Logical Invest in Bearish Mode Since January
At the start of the year, before the CORVID-19 outbreak was known, we updated our strategies to better withstand a possible bear market or large correction. You can read the details here.
A Two-Stage Correction
In the first stage, hedges like gold and Treasuries worked well. Although the SP 500 took a free fall, the 30-year Treasury ETF went parabolic up as the 10-year yield touched 0.6%. Gold also reacted to the upside, although more modestly. Overall, the typical LI portfolio held up well. This stage lasted for more than 12 days giving a window of safety for investors before the second stage.
In the second stage, as the realization of the magnitude of the coronavirus crisis became apparent, panic selling ensued. The SP500 hit limit down. Margin calls started hitting leveraged positions forcing investors to raise cash from all sources, including gold and Treasuries, to avoid liquidations. When everything sells at the same time, something that we also saw in 2008, cross-asset correlation rises and nothing works but cash (or short positions).
The Logical Invest Top 3 Strategy
This strategy invests equal-weight in each of the three best performing strategies from the previous look back period. From the chart you can see that the Top 3 Strategy was flat up until March 10, while the SP500 was down almost 15%. It is currently sitting at a -5.7% loss YTD.
The current portfolio has a 52.8% exposure to gold and 13.2% in short duration bonds (cash).
What to Do During High VIX Levels?
The VIX peaked at 78 and is now sitting at around 55. This has not happened since the 2008 crisis where VIX touched 95.
At these levels of volatility, it is more gambling than investing. Volatility sensitive investors like ourselves know that these levels are not sustainable and a reversion to the mean will eventually happen. We prefer to avoid these extreme markets as players become irrational and short-term swings are large enough to damage accounts. There is nothing wrong in waiting in cash until volatility returns to normalcy, VIX (roughly) below 20-25.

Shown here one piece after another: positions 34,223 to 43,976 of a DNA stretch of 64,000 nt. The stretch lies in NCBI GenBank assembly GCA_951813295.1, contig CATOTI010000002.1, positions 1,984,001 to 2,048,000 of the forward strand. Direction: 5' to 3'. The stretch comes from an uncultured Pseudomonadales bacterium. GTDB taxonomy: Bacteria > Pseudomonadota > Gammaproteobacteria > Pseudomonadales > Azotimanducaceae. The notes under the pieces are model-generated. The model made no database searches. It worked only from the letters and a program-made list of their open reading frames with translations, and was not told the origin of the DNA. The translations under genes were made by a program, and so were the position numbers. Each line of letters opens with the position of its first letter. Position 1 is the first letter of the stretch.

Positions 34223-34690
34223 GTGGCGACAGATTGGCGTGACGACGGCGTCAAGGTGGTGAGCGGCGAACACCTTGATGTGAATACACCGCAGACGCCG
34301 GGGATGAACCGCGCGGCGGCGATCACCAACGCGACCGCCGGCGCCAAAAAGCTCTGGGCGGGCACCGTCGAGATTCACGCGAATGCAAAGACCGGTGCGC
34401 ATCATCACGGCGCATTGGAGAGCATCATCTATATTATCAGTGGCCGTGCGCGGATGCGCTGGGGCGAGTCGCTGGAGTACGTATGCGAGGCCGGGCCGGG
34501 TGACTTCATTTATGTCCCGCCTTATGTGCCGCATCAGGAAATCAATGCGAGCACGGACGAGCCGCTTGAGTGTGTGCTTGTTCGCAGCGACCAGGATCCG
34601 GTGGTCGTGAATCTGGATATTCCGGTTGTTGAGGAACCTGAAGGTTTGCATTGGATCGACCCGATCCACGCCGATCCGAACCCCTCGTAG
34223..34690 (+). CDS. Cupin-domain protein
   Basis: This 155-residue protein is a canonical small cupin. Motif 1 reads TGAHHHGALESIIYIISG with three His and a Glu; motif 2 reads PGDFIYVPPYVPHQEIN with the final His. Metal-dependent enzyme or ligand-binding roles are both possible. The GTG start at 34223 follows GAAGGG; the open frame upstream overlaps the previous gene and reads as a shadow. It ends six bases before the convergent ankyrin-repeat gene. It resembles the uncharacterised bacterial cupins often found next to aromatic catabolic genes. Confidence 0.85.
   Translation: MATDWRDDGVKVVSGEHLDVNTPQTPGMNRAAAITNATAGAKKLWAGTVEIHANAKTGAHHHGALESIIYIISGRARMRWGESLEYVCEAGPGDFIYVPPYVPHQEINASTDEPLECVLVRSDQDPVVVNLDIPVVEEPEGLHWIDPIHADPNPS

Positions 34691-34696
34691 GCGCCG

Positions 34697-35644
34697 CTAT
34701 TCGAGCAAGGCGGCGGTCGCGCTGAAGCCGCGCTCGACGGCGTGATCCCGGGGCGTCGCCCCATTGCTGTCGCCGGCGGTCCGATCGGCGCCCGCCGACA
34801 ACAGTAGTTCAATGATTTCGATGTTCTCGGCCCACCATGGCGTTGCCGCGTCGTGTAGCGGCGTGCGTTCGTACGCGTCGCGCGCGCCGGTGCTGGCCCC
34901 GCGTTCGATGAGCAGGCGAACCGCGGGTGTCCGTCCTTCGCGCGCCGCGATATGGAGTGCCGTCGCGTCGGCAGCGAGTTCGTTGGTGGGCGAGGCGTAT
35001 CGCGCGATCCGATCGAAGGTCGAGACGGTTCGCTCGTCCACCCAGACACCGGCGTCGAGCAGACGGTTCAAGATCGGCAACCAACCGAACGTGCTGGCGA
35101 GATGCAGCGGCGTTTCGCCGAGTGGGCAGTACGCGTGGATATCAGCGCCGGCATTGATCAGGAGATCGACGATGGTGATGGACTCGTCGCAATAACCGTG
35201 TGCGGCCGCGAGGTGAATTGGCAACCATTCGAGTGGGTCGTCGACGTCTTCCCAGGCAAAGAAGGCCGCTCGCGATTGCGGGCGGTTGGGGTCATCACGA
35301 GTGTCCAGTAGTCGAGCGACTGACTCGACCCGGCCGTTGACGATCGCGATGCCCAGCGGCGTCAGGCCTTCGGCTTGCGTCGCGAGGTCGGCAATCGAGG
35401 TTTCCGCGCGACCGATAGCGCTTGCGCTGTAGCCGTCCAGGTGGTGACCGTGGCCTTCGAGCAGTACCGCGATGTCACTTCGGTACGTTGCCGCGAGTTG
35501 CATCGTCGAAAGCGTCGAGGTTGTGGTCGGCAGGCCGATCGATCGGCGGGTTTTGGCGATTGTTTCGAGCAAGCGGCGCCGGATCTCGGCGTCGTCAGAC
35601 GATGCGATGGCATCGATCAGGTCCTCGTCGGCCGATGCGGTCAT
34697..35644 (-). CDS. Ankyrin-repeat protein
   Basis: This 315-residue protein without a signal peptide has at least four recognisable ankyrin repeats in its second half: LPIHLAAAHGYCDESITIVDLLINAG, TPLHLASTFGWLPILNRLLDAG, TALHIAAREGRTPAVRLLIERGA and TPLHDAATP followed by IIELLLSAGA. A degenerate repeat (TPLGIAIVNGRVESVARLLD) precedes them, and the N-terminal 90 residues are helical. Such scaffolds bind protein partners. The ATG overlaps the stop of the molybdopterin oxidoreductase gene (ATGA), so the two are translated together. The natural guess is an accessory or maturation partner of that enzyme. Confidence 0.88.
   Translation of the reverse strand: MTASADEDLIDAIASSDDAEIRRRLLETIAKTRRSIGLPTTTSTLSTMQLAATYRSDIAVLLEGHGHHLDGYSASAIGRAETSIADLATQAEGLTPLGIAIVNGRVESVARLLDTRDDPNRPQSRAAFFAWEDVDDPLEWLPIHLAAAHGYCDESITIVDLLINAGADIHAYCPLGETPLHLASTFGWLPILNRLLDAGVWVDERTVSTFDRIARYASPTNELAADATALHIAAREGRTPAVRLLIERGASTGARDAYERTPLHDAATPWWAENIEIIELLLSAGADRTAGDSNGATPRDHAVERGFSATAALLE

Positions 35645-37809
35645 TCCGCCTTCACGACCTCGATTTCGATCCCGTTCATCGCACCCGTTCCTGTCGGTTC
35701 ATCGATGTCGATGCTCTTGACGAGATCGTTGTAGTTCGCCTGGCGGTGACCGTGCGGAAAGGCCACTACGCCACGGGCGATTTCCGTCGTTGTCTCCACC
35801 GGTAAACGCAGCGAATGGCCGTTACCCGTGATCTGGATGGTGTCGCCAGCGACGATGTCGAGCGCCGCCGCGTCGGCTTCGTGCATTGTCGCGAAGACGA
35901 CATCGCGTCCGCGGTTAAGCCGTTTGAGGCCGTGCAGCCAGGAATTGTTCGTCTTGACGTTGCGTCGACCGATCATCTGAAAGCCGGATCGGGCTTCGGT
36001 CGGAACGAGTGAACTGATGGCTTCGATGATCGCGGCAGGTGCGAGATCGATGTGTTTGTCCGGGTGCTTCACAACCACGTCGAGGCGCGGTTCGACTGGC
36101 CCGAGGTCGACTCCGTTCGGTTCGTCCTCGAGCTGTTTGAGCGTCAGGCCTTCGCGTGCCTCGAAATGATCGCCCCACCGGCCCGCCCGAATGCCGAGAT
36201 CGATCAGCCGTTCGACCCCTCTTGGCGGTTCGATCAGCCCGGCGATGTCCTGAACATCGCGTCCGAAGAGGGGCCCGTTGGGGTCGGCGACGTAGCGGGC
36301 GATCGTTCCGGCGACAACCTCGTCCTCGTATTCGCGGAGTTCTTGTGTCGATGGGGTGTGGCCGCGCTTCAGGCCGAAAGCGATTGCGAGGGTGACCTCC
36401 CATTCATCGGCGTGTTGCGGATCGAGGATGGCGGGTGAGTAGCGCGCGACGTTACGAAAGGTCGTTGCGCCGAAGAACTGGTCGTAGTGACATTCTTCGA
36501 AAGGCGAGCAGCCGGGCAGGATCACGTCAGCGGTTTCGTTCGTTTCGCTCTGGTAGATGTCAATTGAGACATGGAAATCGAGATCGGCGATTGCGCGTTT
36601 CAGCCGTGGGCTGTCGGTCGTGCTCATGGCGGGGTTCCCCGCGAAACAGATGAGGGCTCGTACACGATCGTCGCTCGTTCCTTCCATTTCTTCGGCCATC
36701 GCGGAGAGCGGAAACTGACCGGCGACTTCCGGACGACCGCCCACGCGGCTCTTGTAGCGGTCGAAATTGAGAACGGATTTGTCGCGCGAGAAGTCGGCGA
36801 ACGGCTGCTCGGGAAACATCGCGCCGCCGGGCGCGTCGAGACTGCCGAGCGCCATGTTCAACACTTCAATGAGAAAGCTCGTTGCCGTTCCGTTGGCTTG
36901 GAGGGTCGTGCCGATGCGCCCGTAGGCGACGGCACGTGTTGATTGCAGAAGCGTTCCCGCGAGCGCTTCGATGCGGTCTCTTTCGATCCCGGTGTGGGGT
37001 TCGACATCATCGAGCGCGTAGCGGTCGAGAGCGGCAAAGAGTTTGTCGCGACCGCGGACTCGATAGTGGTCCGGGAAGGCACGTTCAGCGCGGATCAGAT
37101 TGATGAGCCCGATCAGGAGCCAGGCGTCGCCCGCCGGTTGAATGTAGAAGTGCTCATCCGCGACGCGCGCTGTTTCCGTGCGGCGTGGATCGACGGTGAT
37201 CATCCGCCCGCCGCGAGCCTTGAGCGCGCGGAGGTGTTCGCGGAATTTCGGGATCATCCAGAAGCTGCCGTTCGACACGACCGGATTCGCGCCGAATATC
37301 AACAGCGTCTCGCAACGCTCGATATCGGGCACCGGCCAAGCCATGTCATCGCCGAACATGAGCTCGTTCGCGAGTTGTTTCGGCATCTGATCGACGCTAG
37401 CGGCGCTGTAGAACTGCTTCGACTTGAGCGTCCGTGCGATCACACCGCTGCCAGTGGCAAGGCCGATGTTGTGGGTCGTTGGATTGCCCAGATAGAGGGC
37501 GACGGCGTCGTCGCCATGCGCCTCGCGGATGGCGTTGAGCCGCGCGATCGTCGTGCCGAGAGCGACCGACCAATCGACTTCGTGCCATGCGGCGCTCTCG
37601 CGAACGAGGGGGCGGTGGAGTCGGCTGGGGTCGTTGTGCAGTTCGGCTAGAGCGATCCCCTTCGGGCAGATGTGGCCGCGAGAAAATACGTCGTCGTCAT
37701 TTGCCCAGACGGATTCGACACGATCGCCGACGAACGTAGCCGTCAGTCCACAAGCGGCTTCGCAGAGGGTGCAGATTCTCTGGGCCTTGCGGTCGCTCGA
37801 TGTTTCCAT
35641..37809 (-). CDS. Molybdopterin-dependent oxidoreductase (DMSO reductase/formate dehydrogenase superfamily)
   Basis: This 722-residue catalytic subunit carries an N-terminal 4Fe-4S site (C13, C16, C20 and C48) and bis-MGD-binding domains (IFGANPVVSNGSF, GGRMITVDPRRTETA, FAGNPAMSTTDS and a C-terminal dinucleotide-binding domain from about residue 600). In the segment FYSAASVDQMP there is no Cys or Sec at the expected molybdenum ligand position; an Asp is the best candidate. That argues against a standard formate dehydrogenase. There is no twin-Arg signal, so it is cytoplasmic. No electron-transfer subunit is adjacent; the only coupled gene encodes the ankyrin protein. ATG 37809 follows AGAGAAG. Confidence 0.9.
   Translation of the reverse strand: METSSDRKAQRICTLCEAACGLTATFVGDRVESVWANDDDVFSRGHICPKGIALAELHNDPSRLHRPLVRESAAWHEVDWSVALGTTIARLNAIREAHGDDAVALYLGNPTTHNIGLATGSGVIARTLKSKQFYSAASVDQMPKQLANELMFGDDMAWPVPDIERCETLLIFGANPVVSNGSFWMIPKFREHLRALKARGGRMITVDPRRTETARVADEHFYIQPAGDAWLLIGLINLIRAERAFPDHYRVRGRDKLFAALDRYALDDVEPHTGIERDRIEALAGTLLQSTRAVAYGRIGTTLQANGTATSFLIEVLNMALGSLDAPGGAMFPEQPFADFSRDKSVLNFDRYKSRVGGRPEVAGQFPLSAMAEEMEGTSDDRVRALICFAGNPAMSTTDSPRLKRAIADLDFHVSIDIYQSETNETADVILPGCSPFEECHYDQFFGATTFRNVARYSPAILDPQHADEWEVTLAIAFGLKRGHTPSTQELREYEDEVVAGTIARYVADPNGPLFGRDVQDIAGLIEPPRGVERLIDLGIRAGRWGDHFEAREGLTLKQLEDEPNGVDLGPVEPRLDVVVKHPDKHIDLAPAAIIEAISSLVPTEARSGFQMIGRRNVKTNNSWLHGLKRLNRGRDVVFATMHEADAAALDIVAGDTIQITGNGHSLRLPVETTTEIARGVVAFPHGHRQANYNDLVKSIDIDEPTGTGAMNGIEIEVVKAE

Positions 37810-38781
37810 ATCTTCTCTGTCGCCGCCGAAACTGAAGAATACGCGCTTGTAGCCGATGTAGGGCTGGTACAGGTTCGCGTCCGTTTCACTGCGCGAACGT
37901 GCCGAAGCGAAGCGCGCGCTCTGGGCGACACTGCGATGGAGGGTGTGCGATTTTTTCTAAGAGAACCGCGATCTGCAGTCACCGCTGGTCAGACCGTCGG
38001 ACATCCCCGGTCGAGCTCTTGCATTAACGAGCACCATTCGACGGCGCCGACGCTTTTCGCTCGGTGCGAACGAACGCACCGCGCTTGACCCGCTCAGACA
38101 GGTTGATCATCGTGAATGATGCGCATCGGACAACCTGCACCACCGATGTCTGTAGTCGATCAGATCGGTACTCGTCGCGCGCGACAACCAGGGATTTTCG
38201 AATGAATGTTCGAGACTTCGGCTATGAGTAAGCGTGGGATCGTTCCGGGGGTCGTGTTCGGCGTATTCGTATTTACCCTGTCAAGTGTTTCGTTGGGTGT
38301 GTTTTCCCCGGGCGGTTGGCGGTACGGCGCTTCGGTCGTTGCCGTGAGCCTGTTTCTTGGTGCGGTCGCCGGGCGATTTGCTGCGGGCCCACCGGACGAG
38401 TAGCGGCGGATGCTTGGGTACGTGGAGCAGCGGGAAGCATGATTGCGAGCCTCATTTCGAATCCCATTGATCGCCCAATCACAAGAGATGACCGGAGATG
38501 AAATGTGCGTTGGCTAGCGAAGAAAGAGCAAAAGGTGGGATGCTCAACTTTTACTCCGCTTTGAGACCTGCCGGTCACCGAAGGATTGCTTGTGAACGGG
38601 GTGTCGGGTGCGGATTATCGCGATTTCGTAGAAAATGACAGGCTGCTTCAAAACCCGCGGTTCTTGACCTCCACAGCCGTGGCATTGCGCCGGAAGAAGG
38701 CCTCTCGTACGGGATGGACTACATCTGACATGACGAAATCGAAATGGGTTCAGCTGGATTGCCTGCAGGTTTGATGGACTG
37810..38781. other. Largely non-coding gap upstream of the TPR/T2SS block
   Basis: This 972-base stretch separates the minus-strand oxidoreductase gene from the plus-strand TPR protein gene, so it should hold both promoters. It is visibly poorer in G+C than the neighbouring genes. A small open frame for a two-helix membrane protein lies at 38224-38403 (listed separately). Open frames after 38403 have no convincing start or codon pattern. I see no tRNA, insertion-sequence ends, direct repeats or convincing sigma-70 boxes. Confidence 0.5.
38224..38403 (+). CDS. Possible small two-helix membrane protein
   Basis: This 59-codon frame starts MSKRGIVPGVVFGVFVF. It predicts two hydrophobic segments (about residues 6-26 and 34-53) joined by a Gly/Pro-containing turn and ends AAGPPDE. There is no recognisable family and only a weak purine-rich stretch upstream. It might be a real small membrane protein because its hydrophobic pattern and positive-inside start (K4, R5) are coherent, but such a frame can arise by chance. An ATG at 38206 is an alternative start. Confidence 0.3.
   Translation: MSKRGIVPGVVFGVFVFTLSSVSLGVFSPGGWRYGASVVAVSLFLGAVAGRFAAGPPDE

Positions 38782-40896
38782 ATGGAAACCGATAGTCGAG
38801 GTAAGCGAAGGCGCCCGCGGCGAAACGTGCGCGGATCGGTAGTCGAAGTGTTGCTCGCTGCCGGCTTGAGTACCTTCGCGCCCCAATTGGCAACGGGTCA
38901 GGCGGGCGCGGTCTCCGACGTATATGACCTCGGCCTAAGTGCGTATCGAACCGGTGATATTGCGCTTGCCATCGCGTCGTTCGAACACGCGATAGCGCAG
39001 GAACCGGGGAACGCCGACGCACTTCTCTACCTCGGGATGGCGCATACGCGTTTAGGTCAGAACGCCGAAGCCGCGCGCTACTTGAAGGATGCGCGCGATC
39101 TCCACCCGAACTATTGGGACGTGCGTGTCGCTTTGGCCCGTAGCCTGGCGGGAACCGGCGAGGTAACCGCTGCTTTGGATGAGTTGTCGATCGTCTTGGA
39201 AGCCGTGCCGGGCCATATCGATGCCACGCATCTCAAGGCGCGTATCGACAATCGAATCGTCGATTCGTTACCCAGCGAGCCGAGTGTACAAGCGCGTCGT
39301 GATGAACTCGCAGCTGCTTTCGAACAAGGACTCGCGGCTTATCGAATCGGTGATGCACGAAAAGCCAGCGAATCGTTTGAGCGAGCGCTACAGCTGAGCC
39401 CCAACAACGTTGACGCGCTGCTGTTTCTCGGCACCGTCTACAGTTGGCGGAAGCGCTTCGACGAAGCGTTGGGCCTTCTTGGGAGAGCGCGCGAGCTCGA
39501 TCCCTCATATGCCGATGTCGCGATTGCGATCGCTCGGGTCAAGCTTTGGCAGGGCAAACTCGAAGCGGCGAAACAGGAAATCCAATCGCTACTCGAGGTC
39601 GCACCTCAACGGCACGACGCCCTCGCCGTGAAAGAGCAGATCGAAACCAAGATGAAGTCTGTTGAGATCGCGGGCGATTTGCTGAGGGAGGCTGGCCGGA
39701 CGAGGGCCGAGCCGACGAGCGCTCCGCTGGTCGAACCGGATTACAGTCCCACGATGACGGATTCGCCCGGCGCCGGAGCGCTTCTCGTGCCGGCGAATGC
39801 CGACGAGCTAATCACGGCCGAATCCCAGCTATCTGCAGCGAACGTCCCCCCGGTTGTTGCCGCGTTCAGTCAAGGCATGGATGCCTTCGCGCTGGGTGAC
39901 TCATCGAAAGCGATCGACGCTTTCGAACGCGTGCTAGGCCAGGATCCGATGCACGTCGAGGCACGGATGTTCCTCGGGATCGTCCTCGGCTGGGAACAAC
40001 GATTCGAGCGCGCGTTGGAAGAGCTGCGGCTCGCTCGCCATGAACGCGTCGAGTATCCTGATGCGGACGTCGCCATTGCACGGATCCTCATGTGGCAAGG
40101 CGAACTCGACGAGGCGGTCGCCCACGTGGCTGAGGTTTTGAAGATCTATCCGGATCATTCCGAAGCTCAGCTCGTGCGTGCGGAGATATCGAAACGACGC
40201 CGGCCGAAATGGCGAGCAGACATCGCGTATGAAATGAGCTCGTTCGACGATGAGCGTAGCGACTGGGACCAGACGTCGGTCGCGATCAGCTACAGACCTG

Is This a Correction or the Start of a Bear Market?
It would be a lie to say that we know. Lately corrections have been triggered by various political decisions like tax laws, tariffs, etc. In the past virus outbreaks have not been long term negative for markets, but this time is different as whole cities and countries are put in lockdown. Stepping away from the actual event, one can argue that the markets have been fragile for a number of reasons.
- We have been in a continuous bull market for almost 12 years.
- The Treasury yield curve reversed some time ago, a sign of a pending correction.
- Interest rates are negative in major economies which limits central banks’ corrective options. The ECB did not cut rates, probably because they could not. How do you cut when rates are already negative at -0.5%?
We are certain there will be worldwide support for the markets as has been in the past. We may even see the S&P 500 index returning to previous levels. Weaknesses in the system is apparent so the risk is asymmetric to the downside.
An Alternative to Holding Equities
It can be dangerous to sell equities at this level because there may be a quick bounce up, but nobody knows when that might happen and if there will be more downside first. An alternative approach is to replace equity positions by selling a 2 month, at-the-money SPY, SPX or ES put option. Because of the high volatility, these options will pay about 10% of premium in two months if the stock price does not go below this level. If it goes down, then the investor gets their stock position back at a 10% lower price.
This assumes the investor is familiar with options and the broker allows shorting options.
What is important is for investors to protect profits. We will monitor markets this coming week to see how much central bank, government and liquidity intervention is able to calm markets. There is no reason to trade aggressively in this environment and cash is again, king.